One of the most important macromolecules for cosmetic and pharmacological formulations is hyaluronic acid (H). It is a high-molecular-mass glycosaminoglycan polysaccharide that can be found in different animal tissues such as skin, cartilage, vitreous humor, synovial liquid, bacterial cell capsule, etc. Its rheological and biological features including pseudoplasticity, biocompatibility material, and water holding capacity are especially adequate and essential for multiple types of commercial applications in different fields. Although the production of H has been, during past decades, based on its extraction from bovine vitreous humor, umbilical cord, or rooster comb, microbial H from Streptococcus strains is currently the main alternative. Marine sources of H, such as fish vitreous humor, have also been explored, but lower yields than from the microbial sources were found. Nevertheless, the cost of H production is basically dependent on the price of the commercial culture media. Streptococci are facultative anaerobe bacteria that show fastidious nutrient requirements in relation to the organic nitrogen which cannot be replaced by inorganic nitrogen salts. The formulation of low-cost media is therefore essential for the industrial production of H. In this context, peptones generated from fishing by-products and discards are valuable and effective substrates. In addition, the new policy of zero discards and the exhaustive reduction of marine wastes by the European Union (EU) requires the use of valorizing solutions to solve them. This microbial bioconversion strategy is also framed into the biorefinery concept which is one of the most important pillars to develop in the next decade from the blue biotechnology issue.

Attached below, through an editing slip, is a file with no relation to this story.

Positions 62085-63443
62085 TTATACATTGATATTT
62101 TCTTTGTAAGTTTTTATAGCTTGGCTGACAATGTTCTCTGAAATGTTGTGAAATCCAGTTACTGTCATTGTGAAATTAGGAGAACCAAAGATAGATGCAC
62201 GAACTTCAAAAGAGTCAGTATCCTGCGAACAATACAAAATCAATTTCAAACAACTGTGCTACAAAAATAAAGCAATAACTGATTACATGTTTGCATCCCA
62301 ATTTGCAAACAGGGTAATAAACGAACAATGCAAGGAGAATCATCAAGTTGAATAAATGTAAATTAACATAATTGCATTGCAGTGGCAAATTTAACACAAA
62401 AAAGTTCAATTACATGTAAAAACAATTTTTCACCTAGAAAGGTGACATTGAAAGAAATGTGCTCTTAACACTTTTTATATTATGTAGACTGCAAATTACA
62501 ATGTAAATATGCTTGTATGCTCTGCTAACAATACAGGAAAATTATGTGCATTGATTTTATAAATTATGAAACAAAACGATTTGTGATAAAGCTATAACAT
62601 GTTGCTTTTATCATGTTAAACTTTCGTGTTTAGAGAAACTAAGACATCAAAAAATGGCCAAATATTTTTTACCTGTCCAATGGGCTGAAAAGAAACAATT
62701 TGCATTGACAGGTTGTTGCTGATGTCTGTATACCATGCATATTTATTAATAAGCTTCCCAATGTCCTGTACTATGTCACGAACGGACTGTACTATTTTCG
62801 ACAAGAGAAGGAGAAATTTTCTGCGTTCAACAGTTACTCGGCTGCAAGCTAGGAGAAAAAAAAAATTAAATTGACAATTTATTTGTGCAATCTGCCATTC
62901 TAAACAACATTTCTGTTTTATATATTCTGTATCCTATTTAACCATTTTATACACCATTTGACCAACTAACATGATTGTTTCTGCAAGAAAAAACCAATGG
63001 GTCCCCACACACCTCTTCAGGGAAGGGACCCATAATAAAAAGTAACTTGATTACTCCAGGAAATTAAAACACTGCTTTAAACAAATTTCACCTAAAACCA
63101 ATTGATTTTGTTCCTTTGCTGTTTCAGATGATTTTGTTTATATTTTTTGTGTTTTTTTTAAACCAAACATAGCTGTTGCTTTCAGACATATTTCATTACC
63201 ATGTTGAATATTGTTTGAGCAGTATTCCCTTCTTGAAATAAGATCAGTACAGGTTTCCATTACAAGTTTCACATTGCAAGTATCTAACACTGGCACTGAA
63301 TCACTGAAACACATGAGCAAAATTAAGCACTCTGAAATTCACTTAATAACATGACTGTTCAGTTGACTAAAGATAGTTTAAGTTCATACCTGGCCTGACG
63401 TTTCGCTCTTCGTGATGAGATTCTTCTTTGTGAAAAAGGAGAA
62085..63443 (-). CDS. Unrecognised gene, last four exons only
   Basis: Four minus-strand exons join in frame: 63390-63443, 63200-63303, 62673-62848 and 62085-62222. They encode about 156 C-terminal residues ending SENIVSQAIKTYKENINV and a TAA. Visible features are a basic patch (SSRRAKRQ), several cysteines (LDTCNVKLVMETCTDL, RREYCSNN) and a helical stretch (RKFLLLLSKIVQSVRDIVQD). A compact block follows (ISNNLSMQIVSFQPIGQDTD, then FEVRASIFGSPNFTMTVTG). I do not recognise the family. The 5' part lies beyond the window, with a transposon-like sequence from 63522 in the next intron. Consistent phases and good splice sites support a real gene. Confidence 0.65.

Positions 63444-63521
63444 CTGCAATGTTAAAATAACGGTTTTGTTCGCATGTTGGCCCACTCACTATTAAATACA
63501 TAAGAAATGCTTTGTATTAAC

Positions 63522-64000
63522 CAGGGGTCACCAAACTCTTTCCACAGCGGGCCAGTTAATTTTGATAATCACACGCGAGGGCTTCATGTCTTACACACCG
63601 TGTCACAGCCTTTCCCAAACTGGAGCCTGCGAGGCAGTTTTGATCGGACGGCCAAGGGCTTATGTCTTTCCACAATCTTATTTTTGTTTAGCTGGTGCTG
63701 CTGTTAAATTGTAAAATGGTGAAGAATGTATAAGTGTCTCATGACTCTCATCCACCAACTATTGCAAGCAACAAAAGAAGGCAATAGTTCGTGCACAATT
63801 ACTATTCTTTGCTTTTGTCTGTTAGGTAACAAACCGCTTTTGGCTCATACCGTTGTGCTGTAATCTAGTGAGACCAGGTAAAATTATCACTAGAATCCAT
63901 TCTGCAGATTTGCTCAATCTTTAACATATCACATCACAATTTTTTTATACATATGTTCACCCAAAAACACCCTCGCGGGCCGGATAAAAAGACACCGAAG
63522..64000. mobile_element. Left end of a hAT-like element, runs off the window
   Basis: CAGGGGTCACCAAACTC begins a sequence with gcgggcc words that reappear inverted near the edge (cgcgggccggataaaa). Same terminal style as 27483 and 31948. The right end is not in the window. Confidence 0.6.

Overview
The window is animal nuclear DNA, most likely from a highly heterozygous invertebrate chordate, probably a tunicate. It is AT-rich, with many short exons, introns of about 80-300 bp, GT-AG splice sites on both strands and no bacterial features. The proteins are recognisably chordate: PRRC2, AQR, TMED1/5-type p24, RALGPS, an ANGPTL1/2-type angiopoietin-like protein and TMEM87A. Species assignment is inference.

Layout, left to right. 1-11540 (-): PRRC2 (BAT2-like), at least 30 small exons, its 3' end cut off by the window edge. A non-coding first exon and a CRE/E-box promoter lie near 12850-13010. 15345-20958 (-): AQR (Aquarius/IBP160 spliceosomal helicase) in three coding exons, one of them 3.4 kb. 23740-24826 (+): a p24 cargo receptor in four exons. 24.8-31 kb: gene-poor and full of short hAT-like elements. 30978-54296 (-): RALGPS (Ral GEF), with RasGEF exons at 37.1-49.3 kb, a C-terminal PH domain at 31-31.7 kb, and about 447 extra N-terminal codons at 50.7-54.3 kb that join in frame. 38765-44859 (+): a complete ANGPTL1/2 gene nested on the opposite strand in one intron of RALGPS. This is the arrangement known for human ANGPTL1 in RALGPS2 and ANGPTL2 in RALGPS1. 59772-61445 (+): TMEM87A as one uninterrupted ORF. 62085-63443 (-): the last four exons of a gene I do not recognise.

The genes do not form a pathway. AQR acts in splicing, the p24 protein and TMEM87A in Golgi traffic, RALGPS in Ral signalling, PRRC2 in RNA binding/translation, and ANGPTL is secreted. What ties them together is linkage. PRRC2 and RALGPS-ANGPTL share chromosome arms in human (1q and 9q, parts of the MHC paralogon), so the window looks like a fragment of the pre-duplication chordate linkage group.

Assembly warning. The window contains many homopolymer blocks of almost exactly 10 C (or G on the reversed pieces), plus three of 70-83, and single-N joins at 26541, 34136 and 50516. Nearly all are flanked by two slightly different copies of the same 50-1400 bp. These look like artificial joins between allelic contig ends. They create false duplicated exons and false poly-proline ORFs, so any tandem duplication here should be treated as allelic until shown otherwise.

• Isabel R. Amado; Mar. Drugs 2015, 13, 6537-6549; doi:10.3390/md13106537

In our facility, when microbial fermentation is terminated, the fermentation broth is adjusted to a pH of 4.0~4.5 with trichloroacetic acid and streptococcus bacteria are killed. After removing the bacteria by filtering, ethanol is added to precipitate HA. The dissolved HA is in a 0.1N brine and hexadecylpyridinium chloride (CPC) or hexadecylpyridinium bromide (CPB) is added to form a complex precipitate HA-CPC or HA-CPB. Additional impurities are further removed through a second precipitation. HA is dissociated from HA-CPC or HA-CPB complex in 0.4N brine. Ethanol is added to precipitate HA again. After filtering and drying under vacuum, a purified white solid HA is obtained 4. The yield of HA was about 0.6%~1.0% weight of the fermentation broth.

Hyalurinic Acid
Hyalurinic Acid

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